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The Readings

Old Testament

Jeremiah 1:4-10

The word of the Lord came to me saying,
"Before I formed you in the womb I knew you,
and before you were born I consecrated you;
I appointed you a prophet to the nations."
Then I said, "Ah, Lord God! Truly I do not know how to speak, for I am only a boy." But the Lord said to me,
"Do not say, 'I am only a boy';
for you shall go to all to whom I send you,
and you shall speak whatever I command you,
Do not be afraid of them,
for I am with you to deliver you,
says the Lord."
Then the Lord put out his hand and touched my mouth; and the Lord said to me,
"Now I have put my words in your mouth.
See, today I appoint you over nations and over kingdoms,
to pluck up and to pull down,
to destroy and to overthrow,
to build and to plant."

The Gospel
Luke 13:10-17

Now Jesus was teaching in one of the synagogues on the sabbath. And just then there appeared a woman with a spirit that had crippled her for eighteen years. She was bent over and was quite unable to stand up straight. When Jesus saw her, he called her over and said, "Woman, you are set free from your ailment." When he laid his hands on her, immediately she stood up straight and began praising God. But the leader of the synagogue, indignant because Jesus had cured on the sabbath, kept saying to the crowd, "There are six days on which work ought to be done; come on those days and be cured, and not on the sabbath day." But the Lord answered him and said, "You hypocrites! Does not each of you on the sabbath untie his ox or his donkey from the manger, and lead it away to give it water? And ought not this woman, a daughter of Abraham whom Satan bound for eighteen long years, be set free from this bondage on the sabbath day?" When he said this, all his opponents were put to shame; and the entire crowd was rejoicing at all the wonderful things that he was doing.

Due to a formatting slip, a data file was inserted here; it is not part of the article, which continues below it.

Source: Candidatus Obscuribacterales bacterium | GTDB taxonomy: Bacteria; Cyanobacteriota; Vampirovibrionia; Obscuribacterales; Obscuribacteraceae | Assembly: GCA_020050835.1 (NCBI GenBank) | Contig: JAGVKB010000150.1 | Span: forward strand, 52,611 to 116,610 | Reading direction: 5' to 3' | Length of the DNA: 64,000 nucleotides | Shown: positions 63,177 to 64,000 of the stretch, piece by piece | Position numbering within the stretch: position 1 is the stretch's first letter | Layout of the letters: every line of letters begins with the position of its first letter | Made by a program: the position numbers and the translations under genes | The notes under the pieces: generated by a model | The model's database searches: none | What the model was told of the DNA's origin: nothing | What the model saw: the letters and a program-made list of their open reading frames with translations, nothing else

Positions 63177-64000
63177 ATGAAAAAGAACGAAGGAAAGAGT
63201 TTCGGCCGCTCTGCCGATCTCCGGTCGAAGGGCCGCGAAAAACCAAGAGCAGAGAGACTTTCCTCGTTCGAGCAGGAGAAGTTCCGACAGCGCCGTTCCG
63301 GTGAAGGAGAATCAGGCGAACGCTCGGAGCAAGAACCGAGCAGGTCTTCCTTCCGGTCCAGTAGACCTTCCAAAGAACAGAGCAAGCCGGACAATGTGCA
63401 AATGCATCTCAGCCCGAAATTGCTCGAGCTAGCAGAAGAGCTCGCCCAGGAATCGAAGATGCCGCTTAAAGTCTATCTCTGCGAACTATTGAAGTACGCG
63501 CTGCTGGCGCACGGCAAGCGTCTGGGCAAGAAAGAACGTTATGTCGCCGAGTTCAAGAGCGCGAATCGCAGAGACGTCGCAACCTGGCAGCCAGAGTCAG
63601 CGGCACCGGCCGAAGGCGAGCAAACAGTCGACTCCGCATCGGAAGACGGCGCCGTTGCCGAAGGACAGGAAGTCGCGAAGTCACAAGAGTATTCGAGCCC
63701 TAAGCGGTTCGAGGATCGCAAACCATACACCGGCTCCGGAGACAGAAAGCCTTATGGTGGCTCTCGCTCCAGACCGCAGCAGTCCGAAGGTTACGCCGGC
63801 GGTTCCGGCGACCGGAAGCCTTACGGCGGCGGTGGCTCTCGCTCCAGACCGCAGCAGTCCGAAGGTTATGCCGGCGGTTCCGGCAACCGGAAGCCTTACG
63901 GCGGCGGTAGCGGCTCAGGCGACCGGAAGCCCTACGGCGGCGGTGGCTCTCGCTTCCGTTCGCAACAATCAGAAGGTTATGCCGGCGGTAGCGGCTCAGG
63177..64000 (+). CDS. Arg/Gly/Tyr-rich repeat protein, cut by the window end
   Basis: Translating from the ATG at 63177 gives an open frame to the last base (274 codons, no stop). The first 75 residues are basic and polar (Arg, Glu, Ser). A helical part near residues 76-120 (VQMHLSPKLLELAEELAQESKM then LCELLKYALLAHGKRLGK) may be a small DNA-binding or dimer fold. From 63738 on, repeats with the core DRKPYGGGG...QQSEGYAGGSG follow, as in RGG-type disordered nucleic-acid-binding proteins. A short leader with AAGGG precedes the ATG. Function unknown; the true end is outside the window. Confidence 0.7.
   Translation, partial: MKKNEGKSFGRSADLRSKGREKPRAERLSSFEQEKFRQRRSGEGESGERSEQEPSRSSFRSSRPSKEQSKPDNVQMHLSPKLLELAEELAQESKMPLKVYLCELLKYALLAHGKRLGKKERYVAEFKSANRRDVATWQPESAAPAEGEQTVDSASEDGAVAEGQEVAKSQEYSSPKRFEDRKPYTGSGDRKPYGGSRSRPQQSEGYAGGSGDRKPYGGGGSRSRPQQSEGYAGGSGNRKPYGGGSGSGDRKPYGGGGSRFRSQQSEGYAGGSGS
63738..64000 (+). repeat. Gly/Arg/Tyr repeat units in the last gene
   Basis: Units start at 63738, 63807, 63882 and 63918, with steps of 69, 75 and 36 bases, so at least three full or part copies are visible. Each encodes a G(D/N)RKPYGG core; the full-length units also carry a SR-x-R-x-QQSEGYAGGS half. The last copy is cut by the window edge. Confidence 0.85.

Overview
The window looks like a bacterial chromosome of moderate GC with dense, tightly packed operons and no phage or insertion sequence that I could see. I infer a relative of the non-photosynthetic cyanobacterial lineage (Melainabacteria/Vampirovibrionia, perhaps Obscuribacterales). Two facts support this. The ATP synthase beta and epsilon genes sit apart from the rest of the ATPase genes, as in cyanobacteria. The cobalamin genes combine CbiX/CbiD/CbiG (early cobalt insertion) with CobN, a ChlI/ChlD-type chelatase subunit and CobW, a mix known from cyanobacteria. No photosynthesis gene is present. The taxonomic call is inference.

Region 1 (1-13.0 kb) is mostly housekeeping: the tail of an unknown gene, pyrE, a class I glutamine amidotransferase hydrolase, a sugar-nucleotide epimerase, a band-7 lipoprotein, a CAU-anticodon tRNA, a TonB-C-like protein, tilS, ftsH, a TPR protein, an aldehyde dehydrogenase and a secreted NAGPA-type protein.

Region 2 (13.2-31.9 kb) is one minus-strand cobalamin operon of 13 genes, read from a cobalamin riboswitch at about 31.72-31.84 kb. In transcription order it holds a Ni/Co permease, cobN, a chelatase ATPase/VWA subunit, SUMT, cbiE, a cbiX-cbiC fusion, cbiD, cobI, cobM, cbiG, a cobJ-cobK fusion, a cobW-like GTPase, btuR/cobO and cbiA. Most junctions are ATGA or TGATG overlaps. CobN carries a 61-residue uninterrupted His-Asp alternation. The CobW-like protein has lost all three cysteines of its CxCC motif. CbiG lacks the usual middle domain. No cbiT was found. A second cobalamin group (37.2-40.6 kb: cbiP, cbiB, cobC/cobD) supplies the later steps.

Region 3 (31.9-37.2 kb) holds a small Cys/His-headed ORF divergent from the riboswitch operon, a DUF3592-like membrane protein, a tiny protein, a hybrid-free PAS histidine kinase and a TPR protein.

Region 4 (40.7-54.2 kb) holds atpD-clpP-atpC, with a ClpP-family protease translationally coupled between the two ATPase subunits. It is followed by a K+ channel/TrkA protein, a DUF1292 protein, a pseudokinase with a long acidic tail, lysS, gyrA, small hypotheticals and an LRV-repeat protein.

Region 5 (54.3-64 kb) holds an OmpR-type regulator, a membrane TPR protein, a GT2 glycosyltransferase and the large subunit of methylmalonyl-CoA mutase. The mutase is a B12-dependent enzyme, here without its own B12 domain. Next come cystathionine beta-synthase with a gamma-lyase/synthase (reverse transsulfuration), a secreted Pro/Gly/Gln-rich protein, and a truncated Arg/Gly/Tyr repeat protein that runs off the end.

The Sermon

Jeremiah is considered the second of the later prophets in the old testament. He is believed to have lived in the 7th century BCE. Jeremiah warned his people that because they had turned away from God and worshiped other gods, disaster would strike. And, it did.

What strikes me about this passage is those first few lines. God says to Jeremiah,"Before I formed you in the womb I knew you,
and before you were born I consecrated you.” There is so much power in that statement. What does that mean? To me it says that we came from God and God knew us before we were even conceived in the womb. We are a part of the Eternal God.

God goes on in this passage to tell Jeremiah that he has a mission and to not shy away from it. We have a mission too. Our mission is to share the Word, the Good News, with everyone we know, in as many ways that we can. I believe the best way to express that mission is to weave it into all we do. It can be as simple as a kind word to someone you meet. It can mean opening a door for someone or stopping your car so that a pedestrian can cross the street. It can be giving of your time or treasure to a worthy cause. We all know the difference between right and wrong. We know when we are giving instead of taking. Tell me. What are some of the ways you express your Christian mission?

One of the key components of the Episcopal Church philosophy is the three legged stool. It is a simple but effective way for us to express what we believe. The analogy of the three legged stool goes like this. A three legged stool will not stand up if one of the legs is missing. The three legs in our stool are scripture, tradition, and reason. These three legs are the guiding principal of our faith. Scripture is the inspiration that guides our faith. Tradition binds us to our past and our future and reason is God's gift to us when we try to make sense of our world.

In today’s gospel reading Jesus makes it very clear that reason is important. He cures a woman on the sabbath. The leader of the Synagogue is upset because according to the rules no work was to be done on that day. Jesus' response was, “don't you untie your ox so that it may drink on that day?” It only makes sense to heal a person who has had a troubling infirmity for eighteen long years. It is a reasonable thing to do.

The Episcopal church is a good fit for me. It gives me structure with a human thoughtful touch.


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